Tarred in U.S., cryptocurrency meets need elsewhere

After the FTX bankruptcy debacle, people lost faith in cryptocurrency. Even I did, though I bought a sweater with bitcoin in 2017.

It might be different if I lived in another country. Take Lebanon, for example. According to a report last month, people who try to get their cash out of a bank have to give up 85% of it. CNBC quoted an architect who said he now gets 90% of his payments in bitcoin there, which he swaps for a “stablecoin” called tether, which he exchanges for U.S. dollars.

“One of the big attractions of cryptocurrency is its independence from governments and traditional financial institutions,” said Joel Ewing, the president of the Bella Vista computer club. “But that is also one of its biggest weaknesses. Cryptocurrency exchanges are not subject to government oversight. There are minimal consequences for failure, and no insurance to protect investors.” The paradox, he says, is that tighter regulations would bring higher overhead costs, dampening enthusiasm for the coin.

Five years ago, I made money in Bitcoin but ended in the red by buying high, selling low. I would only get back in now if the financial situation changed dramatically.

Last year, the Biden administration directed government agencies to look into developing a digital dollar. According to the Brookings Institute, unless we adopt one, we can’t keep the global advantages we now enjoy. The dollar is part of 88% of global trade. More than 65 countries peg their currencies to our greenbacks. But 90 countries, representing 90% of global gross domestic product, are also exploring crypto. Nine countries already have one, but they’re small.


What can be more maddening than a movie with loud special effects and inaudible dialog? For example, you might hear every crunch of the heroine’s foot on the gravel, but miss everything she’s saying. There’s a TV setting for that.

On my Sony, I clicked a little icon for a gear. Then I clicked “Display and Sound,”https://news.google.com/__i/rss/rd/articles/”Sound,”https://news.google.com/__i/rss/rd/articles/”Sound Customization,” and “Voice Boost.” Using a slider, I boosted Voice Boost to the maximum. Following CNET’s advice, I also turned off surround sound.

Your TV probably has something similar. According to CNET, many newer TVs have a setting called “clear voices.” For more info, see “Why are Smart TVs so Dumb When the Problem Is so Easy to Fix?”


Even my least tech-y friends knew about the big 3G shutdown in time to go out and buy a new phone.

But there are other 3G devices that could cause problems. The list includes cars, home security systems, fall detectors, fire alarms, inventory trackers, smartwatches, GPS trackers (including for pets), and marine safety devices. If you have any of those items, call the manufacturer to see if you need an upgrade. For more info, see the newly-updated ZDnet article “Will my phone work after the 3G shutdown?”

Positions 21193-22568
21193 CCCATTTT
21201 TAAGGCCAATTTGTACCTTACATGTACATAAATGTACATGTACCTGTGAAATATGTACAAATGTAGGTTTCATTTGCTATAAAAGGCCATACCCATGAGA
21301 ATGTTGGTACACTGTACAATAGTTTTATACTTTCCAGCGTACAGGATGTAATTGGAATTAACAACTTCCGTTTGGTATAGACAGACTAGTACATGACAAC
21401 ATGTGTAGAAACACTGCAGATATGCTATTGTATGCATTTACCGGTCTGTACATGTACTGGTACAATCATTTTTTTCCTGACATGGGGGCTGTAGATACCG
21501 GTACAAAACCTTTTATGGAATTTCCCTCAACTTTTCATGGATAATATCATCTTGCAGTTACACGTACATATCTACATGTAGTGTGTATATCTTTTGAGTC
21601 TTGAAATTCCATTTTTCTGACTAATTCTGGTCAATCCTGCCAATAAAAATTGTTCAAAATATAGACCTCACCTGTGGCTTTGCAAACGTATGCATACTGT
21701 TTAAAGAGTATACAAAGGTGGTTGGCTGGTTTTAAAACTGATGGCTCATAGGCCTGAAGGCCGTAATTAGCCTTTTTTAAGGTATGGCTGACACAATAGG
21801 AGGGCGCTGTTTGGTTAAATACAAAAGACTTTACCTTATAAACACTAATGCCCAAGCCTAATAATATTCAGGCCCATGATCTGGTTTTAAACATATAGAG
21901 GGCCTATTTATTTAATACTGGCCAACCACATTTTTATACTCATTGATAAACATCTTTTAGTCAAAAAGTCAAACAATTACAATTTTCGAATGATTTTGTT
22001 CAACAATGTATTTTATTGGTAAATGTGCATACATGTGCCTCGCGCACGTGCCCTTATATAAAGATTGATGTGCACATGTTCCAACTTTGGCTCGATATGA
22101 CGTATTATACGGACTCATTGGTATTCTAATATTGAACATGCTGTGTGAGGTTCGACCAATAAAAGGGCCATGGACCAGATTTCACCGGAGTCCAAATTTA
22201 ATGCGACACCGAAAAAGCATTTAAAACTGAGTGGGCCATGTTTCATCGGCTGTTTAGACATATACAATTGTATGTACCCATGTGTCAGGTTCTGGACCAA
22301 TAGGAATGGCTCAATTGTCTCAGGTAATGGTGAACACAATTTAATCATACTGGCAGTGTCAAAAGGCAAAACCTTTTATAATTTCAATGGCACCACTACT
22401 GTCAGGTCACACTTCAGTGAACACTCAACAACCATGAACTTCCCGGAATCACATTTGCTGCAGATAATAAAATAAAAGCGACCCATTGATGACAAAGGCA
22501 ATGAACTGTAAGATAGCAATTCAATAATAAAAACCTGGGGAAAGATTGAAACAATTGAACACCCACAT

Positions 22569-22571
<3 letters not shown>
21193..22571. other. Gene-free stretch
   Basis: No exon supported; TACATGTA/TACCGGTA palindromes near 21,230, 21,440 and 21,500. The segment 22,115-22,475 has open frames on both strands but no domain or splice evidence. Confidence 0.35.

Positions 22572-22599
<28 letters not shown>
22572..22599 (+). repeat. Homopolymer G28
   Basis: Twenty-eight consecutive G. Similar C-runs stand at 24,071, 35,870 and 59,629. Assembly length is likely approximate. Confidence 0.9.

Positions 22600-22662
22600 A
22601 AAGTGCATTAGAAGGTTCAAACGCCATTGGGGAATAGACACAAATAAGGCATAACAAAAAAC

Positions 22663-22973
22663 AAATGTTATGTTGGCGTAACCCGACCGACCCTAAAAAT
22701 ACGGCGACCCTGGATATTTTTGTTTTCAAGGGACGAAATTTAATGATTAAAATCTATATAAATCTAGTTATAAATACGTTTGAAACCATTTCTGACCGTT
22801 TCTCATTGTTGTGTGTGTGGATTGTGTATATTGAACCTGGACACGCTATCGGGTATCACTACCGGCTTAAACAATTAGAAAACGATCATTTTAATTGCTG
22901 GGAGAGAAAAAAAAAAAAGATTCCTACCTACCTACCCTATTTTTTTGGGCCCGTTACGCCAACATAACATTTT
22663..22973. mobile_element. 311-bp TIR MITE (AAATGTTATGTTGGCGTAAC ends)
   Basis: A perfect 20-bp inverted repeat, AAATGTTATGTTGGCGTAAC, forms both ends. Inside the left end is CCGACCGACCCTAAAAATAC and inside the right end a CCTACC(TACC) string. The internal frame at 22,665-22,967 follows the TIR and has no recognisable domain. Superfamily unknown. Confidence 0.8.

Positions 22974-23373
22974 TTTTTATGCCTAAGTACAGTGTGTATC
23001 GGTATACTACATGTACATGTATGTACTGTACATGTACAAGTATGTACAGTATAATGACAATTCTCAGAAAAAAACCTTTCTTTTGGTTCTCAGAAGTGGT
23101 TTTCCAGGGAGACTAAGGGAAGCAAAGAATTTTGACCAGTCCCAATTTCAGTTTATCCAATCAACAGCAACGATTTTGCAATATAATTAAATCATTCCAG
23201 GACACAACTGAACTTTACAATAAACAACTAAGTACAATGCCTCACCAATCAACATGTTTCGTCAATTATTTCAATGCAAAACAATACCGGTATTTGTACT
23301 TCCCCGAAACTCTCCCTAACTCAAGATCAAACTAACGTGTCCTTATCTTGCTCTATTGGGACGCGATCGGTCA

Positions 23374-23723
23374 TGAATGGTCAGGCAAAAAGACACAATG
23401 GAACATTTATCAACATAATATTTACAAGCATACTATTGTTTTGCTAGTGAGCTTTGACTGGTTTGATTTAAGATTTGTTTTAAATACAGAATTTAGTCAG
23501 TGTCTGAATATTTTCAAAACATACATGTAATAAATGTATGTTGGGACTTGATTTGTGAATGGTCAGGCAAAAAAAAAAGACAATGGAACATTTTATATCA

It’s hard to keep track of the hundreds of emails I get every day. I recommend a free extension for Google Chrome to nip it in the bud.

“Check Plus for Gmail” gives you a pop-up when an email comes in. A preview window lets you read just enough to decide whether you want to zap it before it clogs your inbox.

At first I thought my inbox hadn’t cleared, because I’d kept a Gmail tab open. But all I had to do was hit the refresh button or keep the Gmail tab closed. When I returned, I had a mean and lean inbox. You can find it in the Chrome Web Store at chrome.google.com.


Eighty-four million tons of sawdust winds up in landfills every year. But now there’s a 3D printing system that converts it back into wood products.

Using a $300,000 3D printer by Forust, HagenHinderdael of London makes hanging lamps for $2,160 each, according to ZDnet. The printer comes with pure, unfinished maple or oak sawdust. Of course, $300,000 is a lot of money for a small business. But you can send your design to them and they’ll print it for you. I’m hopeful this could lead to less wood waste.


In coming weeks, Google Chrome is getting a “Memory Saver” function, which could dramatically speed up your web browsing, especially if you’re a multitasker. Multitaskers like me surf the web with a lot of tabs open. As I’m writing this, I have 16 of them.

With the new Memory Saver feature, Chrome will put your unused tabs on hold, so they won’t clog the system. But each tab will spring back to life as soon as you click on it. Chrome is also getting a new “battery saver” feature.


If you don’t have Windows 10, you can still get it for free. Do a Google search on “Download Windows 10,” but make sure you click on the link from Microsoft.com.


“TriviaVerse” is a new trivia game from Netflix for computer or TV. A cartoony version is “Trivia Quest.” Check out its trailer on YouTube.


“This pilotless VTOL took its first hydrogen-fueled test drive.” Search on that phrase to see a drone that uses liquid hydrogen to go over 500 miles with just 55 pounds of hydrogen on board.

Joy Schwabach can be reached by email at joy.schwabach@gmail.com.

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